|Processing shrimp for export at a factory of the Minh Phu Seafood Corp., Hau Giang province__Photo: VNA
Although Vietnam’s growth has slowed down amid global economic crises, the country is showing stronger performance than the majority of others in the world and continuing to be an attractive destination for foreign manufacturers, according to insiders.
Amid the complicated developments in the world economy and domestic headwinds, Vietnam’s GDP growth in the first six months of this year reached only 3.72 percent, which was below expectations.
However, many of experts held that this was a suitable growth rate in the current situation, and showed their optimism about the country’s economic recovery in the time to come.
Head of the International Monetary Fund (IMF) 2023 Article IV Mission to Vietnam Paulo Medas commented that like others in the world, the Vietnamese economy was further hit by a sharp deterioration in external demand since late 2022, with exports declining by 12 percent in the first five months of 2023. Liquidity and inflationary pressures have eased recently, but growth slowed down significantly in the first half of 2023, he said.
Vietnam’s economic growth is projected to recover in the second half of 2023, reaching around 4.7 percent for the year, supported by a rebound in exports and expansionary domestic policies. Inflation is expected to be contained below the SBV’s 4.5 percent ceiling. Over the medium term, Vietnam can return to high growth rates as structural reforms are implemented, the expert commented.
In the short term, downside risks to growth remain large, he held, stressing that that further efforts to safeguard macro-economic and financial stability and accelerate reforms will ensure that the economy remains on a safe footing. The policy mix should be re-balanced with greater emphasis on fiscal support to the economy and the most vulnerable.
Achieving Vietnam’s ambitious development and climate objectives will require accelerating reforms to improve the business environment, critical infrastructure, and invest in education, he stated.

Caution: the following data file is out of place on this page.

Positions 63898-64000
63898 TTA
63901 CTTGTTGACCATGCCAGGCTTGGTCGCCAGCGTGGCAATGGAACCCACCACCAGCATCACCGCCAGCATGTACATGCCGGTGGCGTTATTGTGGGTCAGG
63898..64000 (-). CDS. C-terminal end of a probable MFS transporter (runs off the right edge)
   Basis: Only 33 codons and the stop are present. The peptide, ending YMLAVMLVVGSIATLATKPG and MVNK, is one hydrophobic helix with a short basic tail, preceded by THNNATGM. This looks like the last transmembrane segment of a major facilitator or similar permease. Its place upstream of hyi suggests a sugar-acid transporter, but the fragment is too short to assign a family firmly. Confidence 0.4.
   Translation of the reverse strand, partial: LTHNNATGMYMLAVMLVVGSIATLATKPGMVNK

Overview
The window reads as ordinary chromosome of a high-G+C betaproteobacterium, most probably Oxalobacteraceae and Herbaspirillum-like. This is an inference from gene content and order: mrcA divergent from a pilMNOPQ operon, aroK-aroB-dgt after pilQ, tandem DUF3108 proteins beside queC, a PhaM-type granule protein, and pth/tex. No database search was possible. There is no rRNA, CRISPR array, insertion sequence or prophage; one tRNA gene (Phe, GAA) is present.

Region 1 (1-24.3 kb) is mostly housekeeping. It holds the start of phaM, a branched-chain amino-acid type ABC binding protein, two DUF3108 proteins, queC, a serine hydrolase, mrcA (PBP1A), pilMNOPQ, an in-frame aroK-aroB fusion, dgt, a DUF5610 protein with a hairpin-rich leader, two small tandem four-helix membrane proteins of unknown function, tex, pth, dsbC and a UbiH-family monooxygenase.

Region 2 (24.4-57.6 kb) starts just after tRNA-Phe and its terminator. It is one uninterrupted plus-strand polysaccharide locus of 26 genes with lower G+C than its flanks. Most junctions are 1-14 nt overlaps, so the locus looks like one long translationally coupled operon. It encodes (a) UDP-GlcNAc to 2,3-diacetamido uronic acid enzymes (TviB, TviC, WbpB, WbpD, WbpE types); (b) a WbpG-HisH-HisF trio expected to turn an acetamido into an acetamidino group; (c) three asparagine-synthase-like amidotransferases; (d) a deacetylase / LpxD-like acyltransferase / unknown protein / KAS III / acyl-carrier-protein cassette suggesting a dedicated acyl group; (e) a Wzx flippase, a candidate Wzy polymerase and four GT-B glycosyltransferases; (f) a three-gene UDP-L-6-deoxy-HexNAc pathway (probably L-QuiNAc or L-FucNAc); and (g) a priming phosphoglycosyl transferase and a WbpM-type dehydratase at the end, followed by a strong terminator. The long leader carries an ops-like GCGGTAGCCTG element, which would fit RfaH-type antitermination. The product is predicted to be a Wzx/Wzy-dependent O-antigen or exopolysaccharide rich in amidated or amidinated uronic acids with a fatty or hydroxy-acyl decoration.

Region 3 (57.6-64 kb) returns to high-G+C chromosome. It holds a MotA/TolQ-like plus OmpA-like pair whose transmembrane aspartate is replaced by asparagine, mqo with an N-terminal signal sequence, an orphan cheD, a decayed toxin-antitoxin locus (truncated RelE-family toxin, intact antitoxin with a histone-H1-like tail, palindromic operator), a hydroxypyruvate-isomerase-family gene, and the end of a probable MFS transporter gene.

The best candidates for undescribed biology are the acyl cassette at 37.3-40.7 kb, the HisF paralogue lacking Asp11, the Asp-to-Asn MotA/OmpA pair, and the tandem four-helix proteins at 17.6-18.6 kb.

Meanwhile, Singapore’s DBS Bank Limited noted that in the first half of 2023, the amount of foreign direct investment (FDI) poured to Vietnam rose about 30 percent, commenting that it is still an attractive destination for investors thanks to the production transition trend, free trade agreements it has signed, and its high middle-term economic outlook at 6-7 percent as well as the growing electronic ecosystem.
The FDI inflows showed that foreign investors’ confidence in the long-term potential of Vietnam has maintained.
The bank said it believes that in the second half of this year, Vietnam’s exports will increase again along with the recovery of the world electronics sector, while domestic services and tourism sector will continue to thrive and support the country’s economy.
Marco Förster, head of ASEAN advisory at Dezan Shira & Associates, a consultancy firm, said that despite the current difficulties, Vietnam is predicted to experience rapid economic growth in the medium term due to its emerging position as a leading manufacturing hub in Southeast Asia, its well-educated population, and increased capital investment.
S&P Global Ratings forecast that the Vietnamese economy will recover in the next 24 months as global demand picks up and Vietnam gradually tackles domestic challenges.
Meanwhile, in a recently-released report, the OECD predicted that the Vietnamese economy will post a 6.5 percent growth in 2023 and 6.6 percent in 2024.- (VNA/VLLF)